The Upside of Peer Pressure

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I have one daughter who came along after three boys. None of my children have been particularly sporty in the traditional way. A couple of them did the obligatory baseball, soccer and basketball teams which were fun for a while, until they weren’t. Our kids swam on our neighborhood swim team for several years, which I loved even if they didn’t. They weren’t particularly talented swimmers but I liked that they were on the same team, with boys and girls and kids of all ages.

My daughter has resisted sports of any kind, besides dance, and doesn’t feel especially competent or confident when playing sports in P.E. at school. I secretly wished that one of my kids would show some interest and ability in a sport. The grass just always looks greener on the other side, and I know that sports have a multitude of well-documented benefits.

Spring was approaching and my daughter, now 12, is in middle school. I breezily suggested she might like to try track. Who knows, I told her, you might be good at it and like it. A vehement, “I don’t want to do track Mom,” accompanied by an eye roll was her reply. Oh well, I tried.

A week later she came home from school and announced that she and her friends were going to run track.

“Really? What a great idea,” I sarcastically thought inside my head. Clearly, peer pressure is more compelling than mom pressure.

Experts say facing the influence of friends represents an important developmental step for teens on their way to becoming independent-thinking adults. While it can coax kids into unhealthy behavior like drinking or speeding, it can also lead to engagement in more useful social behaviors such as studying or training harder in a sport. Apparently both peer pressure and learning to resist it are important developmental steps to self-reliance.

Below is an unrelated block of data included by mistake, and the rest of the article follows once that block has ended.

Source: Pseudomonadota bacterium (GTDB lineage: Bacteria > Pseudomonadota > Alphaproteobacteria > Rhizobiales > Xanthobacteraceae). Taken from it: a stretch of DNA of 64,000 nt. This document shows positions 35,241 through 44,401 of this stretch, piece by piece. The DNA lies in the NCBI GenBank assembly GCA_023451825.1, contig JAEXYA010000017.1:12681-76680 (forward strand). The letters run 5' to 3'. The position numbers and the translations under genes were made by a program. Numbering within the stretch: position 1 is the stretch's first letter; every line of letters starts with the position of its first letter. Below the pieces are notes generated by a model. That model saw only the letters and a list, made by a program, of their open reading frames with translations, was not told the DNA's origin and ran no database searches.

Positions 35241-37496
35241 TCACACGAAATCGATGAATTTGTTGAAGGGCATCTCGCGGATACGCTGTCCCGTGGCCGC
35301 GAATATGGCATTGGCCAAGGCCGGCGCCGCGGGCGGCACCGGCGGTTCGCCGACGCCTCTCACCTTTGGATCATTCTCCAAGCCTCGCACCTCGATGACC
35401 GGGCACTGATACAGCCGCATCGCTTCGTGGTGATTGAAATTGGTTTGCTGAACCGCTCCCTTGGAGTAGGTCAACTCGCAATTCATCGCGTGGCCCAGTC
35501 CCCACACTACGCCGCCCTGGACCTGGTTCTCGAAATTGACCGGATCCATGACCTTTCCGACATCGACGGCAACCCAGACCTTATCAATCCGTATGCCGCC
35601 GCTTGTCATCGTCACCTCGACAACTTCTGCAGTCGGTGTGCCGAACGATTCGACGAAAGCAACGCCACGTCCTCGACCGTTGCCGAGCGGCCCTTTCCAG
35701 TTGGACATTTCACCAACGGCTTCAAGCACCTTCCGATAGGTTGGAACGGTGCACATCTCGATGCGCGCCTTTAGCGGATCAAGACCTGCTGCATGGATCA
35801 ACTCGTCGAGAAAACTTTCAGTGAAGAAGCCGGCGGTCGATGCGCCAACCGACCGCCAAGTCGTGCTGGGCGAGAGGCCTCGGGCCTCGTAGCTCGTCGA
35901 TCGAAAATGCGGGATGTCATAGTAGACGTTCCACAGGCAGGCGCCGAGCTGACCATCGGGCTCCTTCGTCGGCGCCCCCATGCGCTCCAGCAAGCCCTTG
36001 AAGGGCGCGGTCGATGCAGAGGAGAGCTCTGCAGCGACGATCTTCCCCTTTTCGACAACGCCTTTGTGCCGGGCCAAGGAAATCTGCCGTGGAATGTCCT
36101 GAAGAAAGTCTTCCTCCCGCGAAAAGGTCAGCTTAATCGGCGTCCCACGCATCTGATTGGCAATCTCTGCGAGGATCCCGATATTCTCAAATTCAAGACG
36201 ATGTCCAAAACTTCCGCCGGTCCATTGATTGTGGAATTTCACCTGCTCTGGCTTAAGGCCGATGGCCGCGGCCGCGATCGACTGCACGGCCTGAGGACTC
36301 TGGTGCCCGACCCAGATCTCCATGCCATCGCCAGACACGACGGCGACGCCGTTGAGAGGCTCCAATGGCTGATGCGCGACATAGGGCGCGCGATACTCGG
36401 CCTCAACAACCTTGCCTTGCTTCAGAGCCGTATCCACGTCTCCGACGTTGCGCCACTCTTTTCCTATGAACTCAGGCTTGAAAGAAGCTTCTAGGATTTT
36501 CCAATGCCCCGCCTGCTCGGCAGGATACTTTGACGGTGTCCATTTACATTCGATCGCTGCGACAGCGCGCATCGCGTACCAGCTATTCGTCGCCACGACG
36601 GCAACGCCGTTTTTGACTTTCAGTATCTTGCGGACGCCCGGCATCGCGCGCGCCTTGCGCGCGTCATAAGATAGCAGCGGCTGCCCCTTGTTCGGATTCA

Peer pressure lessens as we age, but adults still feel it. I took up running as an adult because my sister was doing it. She had joined a running group and seemed to be having so much fun, so I joined too. I probably never would have been a runner otherwise. Peer pressure in adulthood takes many forms – where we live, how we dress, dress our kids, send our kids to school, give to charity, go on vacations, etc. Just like our kids, we can be pulled up or dragged down by the company we keep.

For now, I’m elated with my daughter’s friend group and their decision to take up track. She’s turned out to be pretty fast, which is a pleasant surprise to her and it’s fun to see her grow and evolve into an athlete. Like their swim team, there are kids of all ages and both genders, so the younger ones can look up to the older ones who get to be role models. Even though they race against each other, they are always trying to beat their own time.

Watching her hit the road makes me wistful for my running days, which are long behind me. Blessed with long legs she looks way better than me in her running togs.

May her miles be many and her chafing be minimal, and may her peers continue to push her in a positive direction.

 

 

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